So, how is your love of God? How is your love of neighbor? Like the lawyer, we would prefer if we could cover any guilt we might feel by finding loopholes. Some neighbors, after all, are easier to love than others. So we hope we might be let off the hook a bit if we can set certain limits. “And who is my neighbor?” And what sort of “love” is required? “What must I do?”
In Jesus’ story of the Good Samaritan we with our lawyer friend may hear Jesus saying that our neighbor is anyone who is in need, which is true. But that not a priest nor a Levite but a disgusting Samaritan is held up as an example for us is at least distasteful but more even offensive. The lawyer can’t even speak the word “Samaritan” so he only answers Jesus, saying, “the one who showed him mercy” was the one who proved to be a neighbor to the man who fell among the robbers. The punch line “go and do likewise” does little to help us and even seems to reinforce the idea that we must at least do something to earn or deserve God’s love. This story heard in this way only leaves us along with the lawyer shocked, deflated and challenged, hardly relieved or satisfied.
But who is the lawyer and who are we in Jesus’ story? The priest? The Levite? Or the Samaritan? We have not discovered the mercy of God until we realize that we all are spiritually stripped, beaten and half dead, that we are the one left by the side of the road. Isn’t that a picture of what sin has done to all of us? The only hope we have is if someone else comes to our aid, someone of compassion and mercy, someone who has the resources to bind our wounds and heal and care for us.
If you or the lawyer were offended by the idea that a Samaritan proved to be the neighbor, you should be doubly troubled to discover that, in this story, the Samaritan actually portrays Jesus Himself! He is the only helpful neighbor because He alone could and did fulfill the whole Law of God perfectly and He did it for us, for you. But that’s not all. Though perfectly holy and righteous in Himself, nevertheless He laid all that merit aside and gave Himself to be the one acceptable sacrifice for the sin of the whole world, for your sin and mine. Now by faith in His mercy toward us, by the forgiveness of our sin gained for us by His work and merit, His blood shed, by this faith God declares you “justified,” “righteous,” restored as His own child set free from sin and death. And all that without you “lifting a finger”!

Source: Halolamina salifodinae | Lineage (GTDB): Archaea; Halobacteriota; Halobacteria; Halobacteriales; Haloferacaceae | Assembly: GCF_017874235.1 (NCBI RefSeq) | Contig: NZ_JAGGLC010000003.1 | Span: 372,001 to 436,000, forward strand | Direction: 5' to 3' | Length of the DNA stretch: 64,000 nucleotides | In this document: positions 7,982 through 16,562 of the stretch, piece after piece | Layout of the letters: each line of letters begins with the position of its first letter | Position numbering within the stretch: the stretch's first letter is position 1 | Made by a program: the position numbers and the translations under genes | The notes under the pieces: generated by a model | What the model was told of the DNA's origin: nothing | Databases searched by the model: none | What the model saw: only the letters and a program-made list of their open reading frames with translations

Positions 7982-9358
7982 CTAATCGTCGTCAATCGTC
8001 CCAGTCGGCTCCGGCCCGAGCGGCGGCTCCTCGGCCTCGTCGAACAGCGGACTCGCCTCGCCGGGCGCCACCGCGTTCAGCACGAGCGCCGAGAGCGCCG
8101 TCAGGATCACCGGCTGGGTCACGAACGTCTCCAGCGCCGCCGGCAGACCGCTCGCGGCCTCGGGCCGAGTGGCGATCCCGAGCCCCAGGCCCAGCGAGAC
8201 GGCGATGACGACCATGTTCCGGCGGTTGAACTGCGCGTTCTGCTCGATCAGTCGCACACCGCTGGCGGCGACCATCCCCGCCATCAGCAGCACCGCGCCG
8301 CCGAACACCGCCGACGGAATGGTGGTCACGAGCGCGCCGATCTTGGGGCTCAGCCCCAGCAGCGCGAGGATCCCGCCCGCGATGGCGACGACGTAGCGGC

“What must I do?” is not the right question. For the answer is, “nothing.” For even the faith, even the believing in the mercy of Christ is not our doing. “For by grace you have been saved through faith. And this is not your own doing; it is the gift of God, not a result of works, so that no one may boast” (Eph 2:8-9). Now when, and only when one is restored to holiness by faith in Christ, then, and only then are we freed to love God with our whole heart and our neighbors as ourselves. For it is all about the mercy and compassion of God in Christ for the life of the world.